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Israel will become a bi-national state

With the number of Jewish immigrants decreasing by the year and the Palestinian population growing rapidly, Tel Aviv will have to rethink policy

Image Credit: Hugo A. SancHez/©Gulf News
Gulf News

Israel’s constant efforts to attract new immigrants by claiming to be ‘the national homeland for world Jewry’ appears to be losing its impact. For the first time in four years, the number of new colonisers has gone down. The Israeli ministry responsible for receiving and assimilating new immigrants has reported that their number in 2011 was 18,968 compared to 19,231 in 2010. It also became apparent that the number of immigrants coming from Russia and Ethiopia — who do not have a clear designation as Jews yet by the conservative rabbinical authority — has increased compared to the number of confirmed and practising Jews from other countries.

“Most immigrants from the countries of the former Soviet Union did not come to Israel because they yearned to live the Jewish life among Jews, but only to better their lives in a material way,” says Israeli writer Yaron London in an article titled White Immigrants, Black Immigrants. He goes on to say that “if the doors of the rich western countries were to open for them, they would have never come to Israel in the first place”.

Israel: a Future in Doubt questions the survival of Israel as a political state and ‘a national entity’ beyond the next 10-20 years because of internal and external factors. The book, authored by Richard Laub and Olivier Boruchowitch, states that the very existence of Israel in the Middle East is at stake. They cite conditions such as mounting anti-Semitism and anti-Zionism sentiment having a dire effect on the survival of Israel, as well as the rapid rise of Islamic forces in neighbouring countries who look at Israel “as an integrated extension of the ugly western imperialism that generated it”.

The book talks of Arab revolutions creating chaos and instability in the entire region, especially in Arab states that consider themselves enemies of Israel. It says Israel will no longer able to conduct its battles on enemy territory without any military threat or cost to its territory. Israel faces the possibility of great losses inside its boundaries as a result of its enemies being able to reach every corner in Israel with their rockets.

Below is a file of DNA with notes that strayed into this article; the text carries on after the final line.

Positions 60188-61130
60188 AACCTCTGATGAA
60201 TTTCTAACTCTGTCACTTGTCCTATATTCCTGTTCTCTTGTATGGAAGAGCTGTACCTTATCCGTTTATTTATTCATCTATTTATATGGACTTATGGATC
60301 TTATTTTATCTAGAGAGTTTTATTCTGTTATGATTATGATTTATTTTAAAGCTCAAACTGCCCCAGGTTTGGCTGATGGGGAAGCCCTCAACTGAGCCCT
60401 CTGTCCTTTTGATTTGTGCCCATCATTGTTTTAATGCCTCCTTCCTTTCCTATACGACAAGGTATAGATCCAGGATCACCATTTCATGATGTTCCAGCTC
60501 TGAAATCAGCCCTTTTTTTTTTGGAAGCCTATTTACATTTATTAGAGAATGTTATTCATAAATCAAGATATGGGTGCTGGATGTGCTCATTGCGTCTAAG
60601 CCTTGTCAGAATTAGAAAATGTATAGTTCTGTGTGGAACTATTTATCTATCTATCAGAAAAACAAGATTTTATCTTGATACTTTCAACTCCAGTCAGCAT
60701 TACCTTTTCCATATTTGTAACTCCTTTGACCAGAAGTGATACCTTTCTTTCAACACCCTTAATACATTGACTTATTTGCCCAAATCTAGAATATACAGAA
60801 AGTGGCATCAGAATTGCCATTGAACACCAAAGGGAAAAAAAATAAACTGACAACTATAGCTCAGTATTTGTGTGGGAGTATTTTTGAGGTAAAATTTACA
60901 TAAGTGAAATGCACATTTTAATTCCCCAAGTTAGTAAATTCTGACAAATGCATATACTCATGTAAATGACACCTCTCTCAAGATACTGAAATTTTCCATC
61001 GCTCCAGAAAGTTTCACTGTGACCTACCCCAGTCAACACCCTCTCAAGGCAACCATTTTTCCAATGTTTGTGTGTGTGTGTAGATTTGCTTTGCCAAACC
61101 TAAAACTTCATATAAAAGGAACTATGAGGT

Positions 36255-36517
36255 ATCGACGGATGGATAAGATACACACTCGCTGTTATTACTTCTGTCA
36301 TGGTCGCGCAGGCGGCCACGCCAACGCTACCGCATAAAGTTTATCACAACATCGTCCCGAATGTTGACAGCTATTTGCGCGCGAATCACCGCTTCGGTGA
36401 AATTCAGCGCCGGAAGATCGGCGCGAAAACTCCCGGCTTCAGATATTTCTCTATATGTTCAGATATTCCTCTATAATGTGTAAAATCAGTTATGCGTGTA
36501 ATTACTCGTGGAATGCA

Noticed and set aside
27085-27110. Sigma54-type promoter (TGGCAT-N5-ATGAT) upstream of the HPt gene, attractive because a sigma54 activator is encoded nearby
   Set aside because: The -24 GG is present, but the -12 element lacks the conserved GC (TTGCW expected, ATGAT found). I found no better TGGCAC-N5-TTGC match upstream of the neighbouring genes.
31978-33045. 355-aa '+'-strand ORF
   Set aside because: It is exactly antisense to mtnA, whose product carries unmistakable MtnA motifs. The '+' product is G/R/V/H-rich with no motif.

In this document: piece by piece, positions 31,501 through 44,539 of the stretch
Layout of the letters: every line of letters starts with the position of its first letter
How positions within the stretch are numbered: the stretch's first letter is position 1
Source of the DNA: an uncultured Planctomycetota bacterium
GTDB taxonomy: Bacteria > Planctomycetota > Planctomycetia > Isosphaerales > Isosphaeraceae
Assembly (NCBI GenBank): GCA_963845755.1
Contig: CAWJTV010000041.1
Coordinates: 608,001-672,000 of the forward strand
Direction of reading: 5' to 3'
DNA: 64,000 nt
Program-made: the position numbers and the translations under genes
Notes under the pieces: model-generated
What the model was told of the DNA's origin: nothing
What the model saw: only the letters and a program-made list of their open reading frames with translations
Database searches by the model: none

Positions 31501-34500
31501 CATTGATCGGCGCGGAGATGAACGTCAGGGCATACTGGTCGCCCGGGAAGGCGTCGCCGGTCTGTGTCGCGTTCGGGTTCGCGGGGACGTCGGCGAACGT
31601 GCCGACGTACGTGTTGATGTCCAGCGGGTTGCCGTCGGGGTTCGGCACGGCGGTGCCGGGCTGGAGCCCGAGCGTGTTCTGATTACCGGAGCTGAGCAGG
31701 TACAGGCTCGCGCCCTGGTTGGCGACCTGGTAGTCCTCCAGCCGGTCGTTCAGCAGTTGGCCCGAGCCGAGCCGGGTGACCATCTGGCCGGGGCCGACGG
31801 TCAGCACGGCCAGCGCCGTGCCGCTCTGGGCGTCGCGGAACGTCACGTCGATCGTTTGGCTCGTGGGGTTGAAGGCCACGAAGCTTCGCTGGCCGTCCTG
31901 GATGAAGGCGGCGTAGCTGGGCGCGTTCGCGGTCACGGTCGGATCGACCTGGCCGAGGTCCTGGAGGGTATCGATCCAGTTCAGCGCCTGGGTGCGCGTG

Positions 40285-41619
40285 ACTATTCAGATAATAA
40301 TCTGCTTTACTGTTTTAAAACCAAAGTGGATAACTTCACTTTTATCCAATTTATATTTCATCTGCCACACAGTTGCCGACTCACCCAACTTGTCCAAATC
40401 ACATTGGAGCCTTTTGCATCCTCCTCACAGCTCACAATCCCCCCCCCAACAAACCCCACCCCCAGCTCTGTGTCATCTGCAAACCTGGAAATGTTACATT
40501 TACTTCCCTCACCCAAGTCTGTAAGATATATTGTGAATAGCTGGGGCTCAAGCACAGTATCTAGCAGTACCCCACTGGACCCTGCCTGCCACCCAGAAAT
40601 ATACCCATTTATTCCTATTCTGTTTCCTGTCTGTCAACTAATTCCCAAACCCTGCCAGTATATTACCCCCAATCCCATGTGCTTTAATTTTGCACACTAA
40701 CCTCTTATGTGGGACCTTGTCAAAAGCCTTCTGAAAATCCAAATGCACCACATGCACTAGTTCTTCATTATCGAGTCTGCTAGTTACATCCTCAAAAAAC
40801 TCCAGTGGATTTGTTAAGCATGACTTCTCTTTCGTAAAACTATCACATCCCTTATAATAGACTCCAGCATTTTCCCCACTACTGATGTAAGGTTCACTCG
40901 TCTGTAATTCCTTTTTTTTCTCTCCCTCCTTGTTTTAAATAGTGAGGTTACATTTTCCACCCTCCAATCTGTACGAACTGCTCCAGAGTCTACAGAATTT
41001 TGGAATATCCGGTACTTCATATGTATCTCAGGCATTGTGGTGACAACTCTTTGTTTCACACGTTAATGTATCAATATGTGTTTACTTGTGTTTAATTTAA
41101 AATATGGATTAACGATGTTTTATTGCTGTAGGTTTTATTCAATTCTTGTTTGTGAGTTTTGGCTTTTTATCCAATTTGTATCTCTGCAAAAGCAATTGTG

About other conditions, the two writers point to a decrease in international support for the state of Israel, noticeably in Europe. They say that the new European generation no longer feels guilt for the ‘curse of the Holocaust’. They also indicate that international public opinion has become aware of Israel’s aggressive nature and colony expansion policy while denying Palestinians their rights.

The authors say that being a small country, Israel can never shield its population from the destructive power of modern weapons. Growing divisions within Israeli society will aid the anti-Zionist forces represented by the Palestinians in the 1948 areas who hold Israeli citizenship.

Moreover, the writers draw attention to the rising power of the colonists whose extremism, they said, is gaining the upper hand in Israeli politics and the Israeli military establishment.

Professor Eli Barnavi, Israeli historian and former diplomat, appears to offer guarded support to the authors in his introduction to the book saying “the world smiled on Israel until 1967”, but since then “this amiable attitude has waned” as “the one [Israel] who had been the paradigmatic victim of Nazi barbarism took its turn in causing indescribable suffering to the Palestinians”.

In his review of the book, Prof Joseph Hodara of the Israeli Bar-Ilan University said: “The internal divisions within the Israeli society threaten the stability of the state and the religious and cultural differences within Israel are causing conflicts which will increase in time inflicting great damage on national security in Israel.” He concludes that, “the old Israeli tools of propaganda to gain support using the Holocaust are no longer effective”.

Emilie Hauser, an American writer with Israeli citizenship wrote about her reasons for leaving Israel in the Daily Beast website saying “the Israeli Jewish society has shifted its focus toward being oppressive by denying the national rights of another people [the Palestinians]. Israel is being consumed by the efforts of building [colonies] using inhumane methods which are anti-democratic”.

“[Colonies] are being built on stolen lands”, she went on to say, “and [Israeli] leaders talk about peace, but their deeds are killing all the chances for peace”.

The Haaretz reported that the demographic Jewish majority in “historical Palestine” will disappear in three years. The number of Palestinians now stands at around 4.2 million (nearly 2.6 million live in the West Bank and around 1.6 million live in Gaza Strip). Palestinians in the 1948 areas number 1.4 million. Thus the total count of the Palestinian population living on the Land of Historic Palestine is 5.6 million.

Israel has 5.9 million adherents of Judaism, with 325,000 followers of other religions. Jews in historical Palestine now number more than the Palestinian population with nearly 300,000 people. But in 2020, the number of Palestinians will reach 7.2 million compared to the Hebrew population of 6.8 million. Therefore, with the peace process almost dead, the final destination of Israel would be a bi-national state, a Hebrew/Arab state with a Palestinian majority.


Professor As’ad Abdul Rahman is the Chairman of the Palestinian Encyclopaedia.